One of the first sounds I learned to imitate as a child was the UNKachunka-UNKachunka of a pile driver, pounding steel pilings into unstable ground before anyone built a new warehouse, medical building, apartment complex or any other major structure near the waterfront in my hometown of Norfolk, Va. It didn't even have to be at the waterfront, since much of the original town was built on wetlands that had been filled in decades and sometimes even centuries before I was born.
Midwestern children might notice wetland loss differently. They might admire the rich black soil of lowland farms, often wetlands drained by piping water into drainage ditches to create highly productive, now-tillable soils. And like communities on glacial terrain throughout the Midwest, a portion of my Midwestern neighborhood is built on filled-in wetlands.
The past 30 years have brought wetlands -- historically treated as waste lands -- into greater public sympathy. Fishermen and duck hunters have become vocal about wetlands' ecological roles as breeding grounds for many fish species and habitat for migratory waterfowl. Engineers document reduced siltation of dams and channels. Atmospheric scientists assert that because wetlands store carbon in soil and plant communities, they reduce carbon dioxide released into the atmosphere, thus helping reduce global warming.
But another crucial wetland function has recently caught Midwesterners' attention: flood mitigation. The terrible floods in recent weeks highlight a central hydrologic function that wetlands can play. They function as a sponge, absorbing potential floodwaters, slowly releasing them back into the streams and rivers they feed. One acre of wetlands is estimated to store up to 1.5 million gallons of floodwaters.
There are many factors influencing flooding, including location of communities and new developments in flood-prone areas; increased impervious surfaces that decrease absorption; deteriorating levees and other flood-control structures; and changing weather patterns, possibly as a part of global climate change. One big factor is the loss of wetlands.
Today approximately half of the wetlands remain from those estimated to have been in the lower 48 states in the 1600s. Wisconsin is estimated to have lost over 50 percent of its wetlands in the last 200 years -- Illinois 85 percent, Iowa 89 percent, and Minnesota 42 percent. Much of that loss occurred during the enormous agricultural expansion that followed World War II. The rate of loss has slowed substantially since the 1970s, but restoration and mitigation of wetland damage continue to be slower than the rate of loss.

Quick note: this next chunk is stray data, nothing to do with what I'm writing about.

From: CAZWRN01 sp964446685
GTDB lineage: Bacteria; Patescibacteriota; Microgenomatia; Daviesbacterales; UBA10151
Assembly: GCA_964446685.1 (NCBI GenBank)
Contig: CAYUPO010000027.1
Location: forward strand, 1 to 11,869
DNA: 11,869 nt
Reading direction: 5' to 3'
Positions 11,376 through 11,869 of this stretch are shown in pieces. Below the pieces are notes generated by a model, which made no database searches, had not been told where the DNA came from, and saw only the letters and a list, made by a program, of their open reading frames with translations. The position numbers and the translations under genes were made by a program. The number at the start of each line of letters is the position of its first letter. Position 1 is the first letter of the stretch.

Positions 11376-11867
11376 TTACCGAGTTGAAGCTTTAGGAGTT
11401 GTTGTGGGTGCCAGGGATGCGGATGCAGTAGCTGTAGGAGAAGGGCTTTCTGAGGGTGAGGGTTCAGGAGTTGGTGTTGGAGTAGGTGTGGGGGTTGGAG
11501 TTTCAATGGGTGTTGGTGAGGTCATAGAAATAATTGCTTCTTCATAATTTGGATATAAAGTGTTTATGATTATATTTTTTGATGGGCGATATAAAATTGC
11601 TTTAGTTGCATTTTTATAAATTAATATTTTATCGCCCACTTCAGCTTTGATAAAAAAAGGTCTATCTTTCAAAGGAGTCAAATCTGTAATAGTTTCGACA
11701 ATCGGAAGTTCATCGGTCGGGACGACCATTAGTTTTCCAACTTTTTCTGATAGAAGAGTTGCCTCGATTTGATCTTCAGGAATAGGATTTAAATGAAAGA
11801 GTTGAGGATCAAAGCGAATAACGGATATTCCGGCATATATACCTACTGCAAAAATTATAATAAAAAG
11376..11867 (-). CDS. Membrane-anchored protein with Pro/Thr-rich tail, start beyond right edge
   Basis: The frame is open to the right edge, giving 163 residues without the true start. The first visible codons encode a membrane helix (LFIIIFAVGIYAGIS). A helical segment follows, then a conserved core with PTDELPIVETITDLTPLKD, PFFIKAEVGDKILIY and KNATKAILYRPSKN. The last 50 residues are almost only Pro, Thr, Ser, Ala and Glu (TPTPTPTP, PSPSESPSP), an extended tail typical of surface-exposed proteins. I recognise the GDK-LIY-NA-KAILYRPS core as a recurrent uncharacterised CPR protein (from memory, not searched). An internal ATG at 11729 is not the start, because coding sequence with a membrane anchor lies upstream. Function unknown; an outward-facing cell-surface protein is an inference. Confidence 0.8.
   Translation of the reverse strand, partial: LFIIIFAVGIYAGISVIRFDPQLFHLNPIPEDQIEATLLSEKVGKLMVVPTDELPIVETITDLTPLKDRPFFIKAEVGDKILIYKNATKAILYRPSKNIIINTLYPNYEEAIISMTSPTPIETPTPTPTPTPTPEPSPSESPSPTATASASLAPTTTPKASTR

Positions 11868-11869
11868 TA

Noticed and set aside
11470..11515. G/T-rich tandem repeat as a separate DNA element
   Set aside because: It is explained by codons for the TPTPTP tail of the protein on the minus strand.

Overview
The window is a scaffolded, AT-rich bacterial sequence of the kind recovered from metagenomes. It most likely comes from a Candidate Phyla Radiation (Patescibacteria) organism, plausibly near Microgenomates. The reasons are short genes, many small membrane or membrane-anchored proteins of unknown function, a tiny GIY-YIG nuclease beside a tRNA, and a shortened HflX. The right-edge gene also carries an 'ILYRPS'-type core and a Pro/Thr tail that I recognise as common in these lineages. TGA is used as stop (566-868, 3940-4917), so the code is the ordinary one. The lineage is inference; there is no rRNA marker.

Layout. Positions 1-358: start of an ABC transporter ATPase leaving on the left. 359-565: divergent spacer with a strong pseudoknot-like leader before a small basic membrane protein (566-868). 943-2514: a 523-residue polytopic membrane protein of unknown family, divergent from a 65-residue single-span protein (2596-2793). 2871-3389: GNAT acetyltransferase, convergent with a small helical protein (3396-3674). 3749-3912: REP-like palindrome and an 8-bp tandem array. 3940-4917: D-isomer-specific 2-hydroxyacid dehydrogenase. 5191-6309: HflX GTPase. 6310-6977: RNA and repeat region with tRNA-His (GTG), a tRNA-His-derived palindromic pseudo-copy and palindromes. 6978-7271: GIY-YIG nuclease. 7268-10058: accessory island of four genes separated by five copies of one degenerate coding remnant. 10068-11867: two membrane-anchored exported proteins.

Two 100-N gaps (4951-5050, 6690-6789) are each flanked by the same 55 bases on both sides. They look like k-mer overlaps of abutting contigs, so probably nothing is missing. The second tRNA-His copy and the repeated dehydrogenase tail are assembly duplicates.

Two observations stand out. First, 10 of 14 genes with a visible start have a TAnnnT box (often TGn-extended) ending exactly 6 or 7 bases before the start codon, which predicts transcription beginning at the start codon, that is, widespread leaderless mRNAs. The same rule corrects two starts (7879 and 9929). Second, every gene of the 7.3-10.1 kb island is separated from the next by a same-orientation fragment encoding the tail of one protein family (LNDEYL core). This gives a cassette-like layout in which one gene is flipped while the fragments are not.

The recent farm bill again authorized funding for the Wetlands Reserve Program, which funds restoration of wetlands that have been converted into farmland. Unfortunately, although both the House and Senate approved $1.9 billion for this program over five years, the final bill reduced funding to $1.3 billion, reducing from 250,000 to 185,000 the number of acres that can be enrolled each year. The nation needs a stronger commitment than this.
I have not experienced the trauma of flood damage firsthand, but a quick scan of UW-Extension bulletins on flood-related problems adds to the picture painted by recent news stories. UW-Extension provides excellent information on scores of too-graphic topics, ranging from snake control after a flood to handling food contaminated by a flood, to disinfecting flood-soaked bedding. There are tips on wrapping up washing machines and other appliances in plastic before the flood to keep silt out of motors, and handling livestock sickened by flood-infected feed. Cleaning contaminants from your home. Getting water-soaked farm machinery running safely. The list of tasks, headaches and costs seems endless.
Floods are tragedies, pure and simple, and their prevention requires multiple strategies, although flooding in some places following severe storms will always occur. But one smart strategy to minimize damage is protecting wetlands. It requires more than just restoration, since even existing wetlands are often compromised by chemical contamination, invasive species and other threats. But good land use planning to minimize development on these lands, protection against contamination, and restoration of former wetlands are all sound investments in public well-being.
Margaret Krome is a Madison resident who writes this column every other week.
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